What exactly is a bruise

I’ve always wondered what is a bruise, why do they hurt when you put pressure on them, why are they yellow, green, blue, a dullish gray, brown, and why do some have little red spots on them. I just crashed on my dirtbike and have 3 big ones on my legs, which brought me to this question.

Also, why are they called black-and-blue marks?

oh boy… bummer, bummerboy!

Sorry, I had to get my dumb joke in before someone beat me to it.

A bruise is blood that has leaked out of your blood vessels that is trapped under your skin.

I’ll leave the rest for our many medical experts.

P.S. I really am sorry you wiped out and got hurt.

I just had my wisdom teeth taken out a few weeks ago, and when I went for a followup visit, I had yellowish bruises on my cheeks. I’ve noticed that many times, a bruise eventually turns yellow before it completely goes away. The oral surgeon said that it was yellowish because that was the iron in the blood oxidizing, ie. rusting.

I’m not a doctor, and thats not a complete answer, but I found it interesting.

There’s really not much more to it than silk1976 said. Bruises form when capillaries(tiny blood vessels) under the skin are broken from some sort of trauma and release blood into the surrounding tissue. Depending on your original skin tone the bruise can look different colors. As the blood is metabolized, broken down and whisked away by your lymph system the pooled blood, plasma and broken down blood proteins change colors.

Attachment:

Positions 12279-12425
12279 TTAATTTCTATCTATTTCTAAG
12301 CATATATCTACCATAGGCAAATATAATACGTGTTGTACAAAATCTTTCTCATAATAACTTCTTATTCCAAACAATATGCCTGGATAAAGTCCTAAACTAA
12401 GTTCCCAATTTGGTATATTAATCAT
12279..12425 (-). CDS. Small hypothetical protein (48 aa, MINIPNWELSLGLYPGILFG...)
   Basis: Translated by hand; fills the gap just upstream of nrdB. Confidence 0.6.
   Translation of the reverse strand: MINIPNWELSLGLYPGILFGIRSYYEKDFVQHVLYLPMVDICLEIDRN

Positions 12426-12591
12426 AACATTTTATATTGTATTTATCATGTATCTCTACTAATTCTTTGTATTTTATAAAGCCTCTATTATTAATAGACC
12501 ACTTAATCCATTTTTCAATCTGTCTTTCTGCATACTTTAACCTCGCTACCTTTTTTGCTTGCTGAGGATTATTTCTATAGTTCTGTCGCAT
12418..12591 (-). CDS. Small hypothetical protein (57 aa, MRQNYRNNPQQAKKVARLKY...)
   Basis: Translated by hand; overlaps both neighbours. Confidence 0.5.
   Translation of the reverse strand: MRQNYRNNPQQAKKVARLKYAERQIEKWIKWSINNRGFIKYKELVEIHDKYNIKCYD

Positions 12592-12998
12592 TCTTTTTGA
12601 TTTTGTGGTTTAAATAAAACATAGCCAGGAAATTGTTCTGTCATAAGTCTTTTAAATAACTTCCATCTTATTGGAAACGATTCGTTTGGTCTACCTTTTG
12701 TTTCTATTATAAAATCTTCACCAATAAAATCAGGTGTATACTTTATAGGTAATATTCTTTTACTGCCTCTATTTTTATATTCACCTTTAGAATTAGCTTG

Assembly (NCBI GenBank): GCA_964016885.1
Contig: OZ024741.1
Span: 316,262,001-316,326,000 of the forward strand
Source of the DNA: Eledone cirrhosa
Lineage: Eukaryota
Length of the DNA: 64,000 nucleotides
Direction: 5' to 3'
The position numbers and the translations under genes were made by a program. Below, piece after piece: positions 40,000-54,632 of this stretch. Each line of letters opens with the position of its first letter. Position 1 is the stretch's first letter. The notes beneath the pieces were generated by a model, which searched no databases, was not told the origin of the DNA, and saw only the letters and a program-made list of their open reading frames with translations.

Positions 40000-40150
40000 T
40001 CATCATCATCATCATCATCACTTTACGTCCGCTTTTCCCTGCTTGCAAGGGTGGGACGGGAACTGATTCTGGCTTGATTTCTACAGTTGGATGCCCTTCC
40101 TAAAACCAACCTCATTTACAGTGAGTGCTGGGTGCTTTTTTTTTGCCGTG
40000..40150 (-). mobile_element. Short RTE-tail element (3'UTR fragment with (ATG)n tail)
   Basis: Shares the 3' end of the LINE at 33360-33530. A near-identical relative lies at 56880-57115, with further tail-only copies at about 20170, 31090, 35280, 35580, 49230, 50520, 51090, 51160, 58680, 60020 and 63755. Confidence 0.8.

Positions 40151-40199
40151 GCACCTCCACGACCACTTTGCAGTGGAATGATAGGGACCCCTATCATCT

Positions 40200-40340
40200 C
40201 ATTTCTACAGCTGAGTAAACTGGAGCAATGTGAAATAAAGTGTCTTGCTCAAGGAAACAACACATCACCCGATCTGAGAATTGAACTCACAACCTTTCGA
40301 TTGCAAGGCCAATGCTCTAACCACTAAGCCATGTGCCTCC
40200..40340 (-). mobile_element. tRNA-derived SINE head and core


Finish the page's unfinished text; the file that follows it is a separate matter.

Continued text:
Oh, as to the pain, that is from the infiltrated blood solids and liquids exerting pressure on the surrounding tissue.

Your doctor is kinda sorta right; the change in color is not caused by oxidation of the iron, but by the breakdown of the “heme” portion of the hemoglobin in the released blood. As this porphyrin molecule breaks down, it’s absorption spectrum changes from being red to green to yellow.

So why do some people bruise so much easier than others? I always have a few unexplained buises somewhere, some of them look quite bad and I never even noticed getting them. I suppose I just have weak cappilaries. Or can there be other reasons?

I know some people just have more fragile vasculature, like you mentioned. This happens a lot in the elderly. People on blood thinners like heparin or coumadin are also more prone to bruising.

My tae kwon do teacher tells me that eventually my forearms (the major blocking surface) will stop bruising. Is this because eventually I’ll have blown out all of the capillaries in my arm, or do they heal and somehow become more damage resistant? If it’s that I’ll have blown out all of the surface capillaries, is that bad for me?

Um… because they are black and blue? At least when they are fresh.

Actually, when mine are fresh, they’re a kind of pleasant pale purple color (it’s almost pretty, except that it’s on my flesh, it hurts, and it’s definitely not my most flattering color :)) that darkens, eventually fades to brown, then to yellow. It never really gets to black or blue - dark purply-brown is the closest it gets to black, and I’m not sure where the blue comes from. I’m a pretty pale person, though, and maybe on people with a different skin color, it comes through as blue?

I don’t know that it would do with paleness, per se. I am almost translucent, I am so pale. (To give you an idea: I cannot buy makeup in department stores, because the lightest mass-produced shade is far too dark for my skin.) And yet when I bruise, it is SPECTACULAR in its darkness and painful-looking-ness (although it doesn’t really hurt that bad). Black and blue and purple and AWFUL. I find big blue bruises on my legs sometimes and I have no idea what I’ve bumped into to cause them.